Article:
Saturday, October 08, 2011

Satia Saturday Sampler

Rumors are such strange things.  I hadn’t seen Tori in five years.  Or maybe six.  I’d hear things, though.  Like she was divorced and dancing in a strip club, some titty bar where she didn’t get fully naked.  Unless some high paying person wanted to explore the VIP room and more. 

I heard she looked rough.  Perhaps she was doing drugs?  She was pale.  Probably from working odd hours.  Or maybe she was sick.  You know, the diseases you can contract from those places, those people. 

Maybe she was dying.

Someone heard she was.

Someone else said she was dead.

But here she was, walking into the store, instantly recognizable even though she was no longer the dumpy girl I had barely noticed in high school.  She was slender and curvy all at once, with the kind of petite body most women envy and then begrudge with dismissive suggestions that the breasts were fake and the thick mane of hair was probably extensions. 

“Tori?” I questioned in spite of my knowing.

“Gypsy? Oh my god!” 

Her voice was too loud and her arms thrown wide pulled me into a hug before I could back away decorously.

“Look at you,” Tori shoved me back but her hands slid to grasp my own and spread my arms out for me as if we were about to dance together.  “So chic.  But weren’t you always?”

Friday, October 07, 2011

Weekly Quotes Part 40



Maybe when people longed for a thing that bad the longing made them trust in anything that might give  it to them.  (61)

It is hard not to think that this holds true for those many people who find themselves in a relationship that isn't fulfilling, is even detrimental to their own well-being, and yet cannot tell how they got here from there.  How many people have you seen rush into a relationship because they wanted to be in a relationship and not because they wanted to be in a relationship with a particular person?  I've seen it happen too often.  

It is not more children we need but more chances for the ones already on the earth.  (89)

And how can the dead be truly dead when they still live in the souls of those who are left behind?  (399)


Keep your eyes open, see clearly, think about what you see, ask yourself what it means.  (235)

I should have said to the class:  Come back!  I’ve made a mistake.  Forget observation, consciousness, clear-sightedness.  Forget about life.  Admit that you understand nothing of life, nothing of what you see.  Then go out and look at the world.  (248)


[C]hoice is your greatest power.  (17)

You are not born knowing how great an artist or how powerful a healer or how stalwart a friend you could be in this lifetime.  You are not born knowing how deeply you can love and care for another.  You have to learn to act with courage, self-confidence, and faith.  (18)

Just as our dreams can help us solve our problems if we pay attention to them, so can our still small voice within.  (46)

The obvious is never the whole truth. (72)

For the first time, I am featuring a quote from a blog.  I probably won't make a habit of this; please don't take it personally.  I share these quotes because I either find them inspirational or provocative in some way.  Either I resonate with the meaning of what is in the words or I find it utterly ridiculous.  You never really know.  So here is what I feel is an inspirational thought even if you find it ridiculous.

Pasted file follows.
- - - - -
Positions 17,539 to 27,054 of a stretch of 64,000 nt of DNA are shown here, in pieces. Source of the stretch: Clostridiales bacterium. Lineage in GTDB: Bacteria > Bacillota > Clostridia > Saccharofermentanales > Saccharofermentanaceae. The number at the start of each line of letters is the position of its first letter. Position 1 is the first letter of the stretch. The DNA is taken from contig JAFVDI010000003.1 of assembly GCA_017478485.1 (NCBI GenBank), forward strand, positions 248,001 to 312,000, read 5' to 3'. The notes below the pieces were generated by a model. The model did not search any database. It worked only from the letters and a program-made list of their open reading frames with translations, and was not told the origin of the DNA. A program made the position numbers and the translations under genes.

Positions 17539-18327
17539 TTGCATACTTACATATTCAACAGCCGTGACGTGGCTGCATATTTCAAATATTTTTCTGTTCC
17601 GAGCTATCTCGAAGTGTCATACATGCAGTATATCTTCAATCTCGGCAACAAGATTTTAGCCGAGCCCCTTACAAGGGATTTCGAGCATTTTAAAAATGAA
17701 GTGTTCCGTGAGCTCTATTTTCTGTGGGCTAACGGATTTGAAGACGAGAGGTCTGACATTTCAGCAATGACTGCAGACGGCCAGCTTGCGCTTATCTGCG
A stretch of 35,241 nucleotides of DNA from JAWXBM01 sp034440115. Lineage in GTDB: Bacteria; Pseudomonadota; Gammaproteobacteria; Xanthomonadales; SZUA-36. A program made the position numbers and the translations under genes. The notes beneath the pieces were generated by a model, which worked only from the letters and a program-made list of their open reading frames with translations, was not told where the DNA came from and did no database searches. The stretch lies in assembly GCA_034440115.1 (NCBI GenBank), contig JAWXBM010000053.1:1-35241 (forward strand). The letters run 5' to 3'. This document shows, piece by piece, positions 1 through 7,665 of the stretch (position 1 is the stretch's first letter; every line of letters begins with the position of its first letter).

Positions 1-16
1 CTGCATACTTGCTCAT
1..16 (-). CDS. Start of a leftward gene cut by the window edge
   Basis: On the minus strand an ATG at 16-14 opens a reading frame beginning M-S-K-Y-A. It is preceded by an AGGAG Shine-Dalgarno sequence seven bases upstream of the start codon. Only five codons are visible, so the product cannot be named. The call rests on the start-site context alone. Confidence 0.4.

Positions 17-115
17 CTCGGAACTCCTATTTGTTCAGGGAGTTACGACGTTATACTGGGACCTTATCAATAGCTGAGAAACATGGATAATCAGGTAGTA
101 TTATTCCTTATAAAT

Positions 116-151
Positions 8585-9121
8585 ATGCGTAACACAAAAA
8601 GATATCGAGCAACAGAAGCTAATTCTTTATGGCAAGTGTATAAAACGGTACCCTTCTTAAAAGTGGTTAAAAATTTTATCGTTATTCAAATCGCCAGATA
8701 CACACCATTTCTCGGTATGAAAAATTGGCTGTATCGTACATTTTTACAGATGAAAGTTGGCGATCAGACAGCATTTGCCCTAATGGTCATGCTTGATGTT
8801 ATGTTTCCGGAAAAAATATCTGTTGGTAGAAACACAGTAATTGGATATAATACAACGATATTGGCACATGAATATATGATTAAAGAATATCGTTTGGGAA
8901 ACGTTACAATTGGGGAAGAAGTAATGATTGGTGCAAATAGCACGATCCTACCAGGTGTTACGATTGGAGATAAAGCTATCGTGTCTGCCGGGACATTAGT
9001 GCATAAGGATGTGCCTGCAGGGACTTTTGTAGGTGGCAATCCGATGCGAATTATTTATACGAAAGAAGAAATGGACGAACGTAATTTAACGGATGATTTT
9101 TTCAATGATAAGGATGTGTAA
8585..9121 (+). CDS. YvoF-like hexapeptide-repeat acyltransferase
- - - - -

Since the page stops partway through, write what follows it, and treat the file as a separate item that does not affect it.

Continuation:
A few weeks ago, I wrote the following thought on a Post-It note:  You never quit being afraid, but you do learn to mask the fear.

However, I've been thinking a better Post-It thought might be:  You never quit being afraid, but you don't have to let it mask who you are.



We none of us expect to be in smooth water all our days.  (68)

Her spirits wanted the solitude and silence which only numbers could give. (87)

One man’s ways may be as good as another’s but we all like our own best.  (125)

Every body has their taste in noises as well as in other matter; and sounds are quite innoxious, or most distressing by their sort rather than their quantity.  (133)


Inspiration is better than condemnation.  (23)

On page 127 the author makes a most ridiculous observation about how many books on American history there are at the library and in bookstores.  She finds this remarkable because the United States is such a young nation.  It is this sort of short-sighted observation that leaves me incredulous.  Obviously there are a lot of books about American history in local libraries and bookstores.  To point out the obvious, we live in the United States.  In the bookstores where I shop, there's also a Georgia History section (or Local History Section) which I never saw any of the times I shopped in bookstores in New York City because, and this really should not come as a surprise to anyone but this author apparently, I live in Georgia so of course there is an emphasis on shelving and stocking books that are relevant to the immediate audience.

I hope she travels to another country so she can see that in Australia and Ireland and France and anywhere outside of North America the history of the United States does not dominate any bookshelves and is probably relegated to a single shelf, at best.

Honestly, it is embarrassing and no surprise that other people find Americans so arrogant.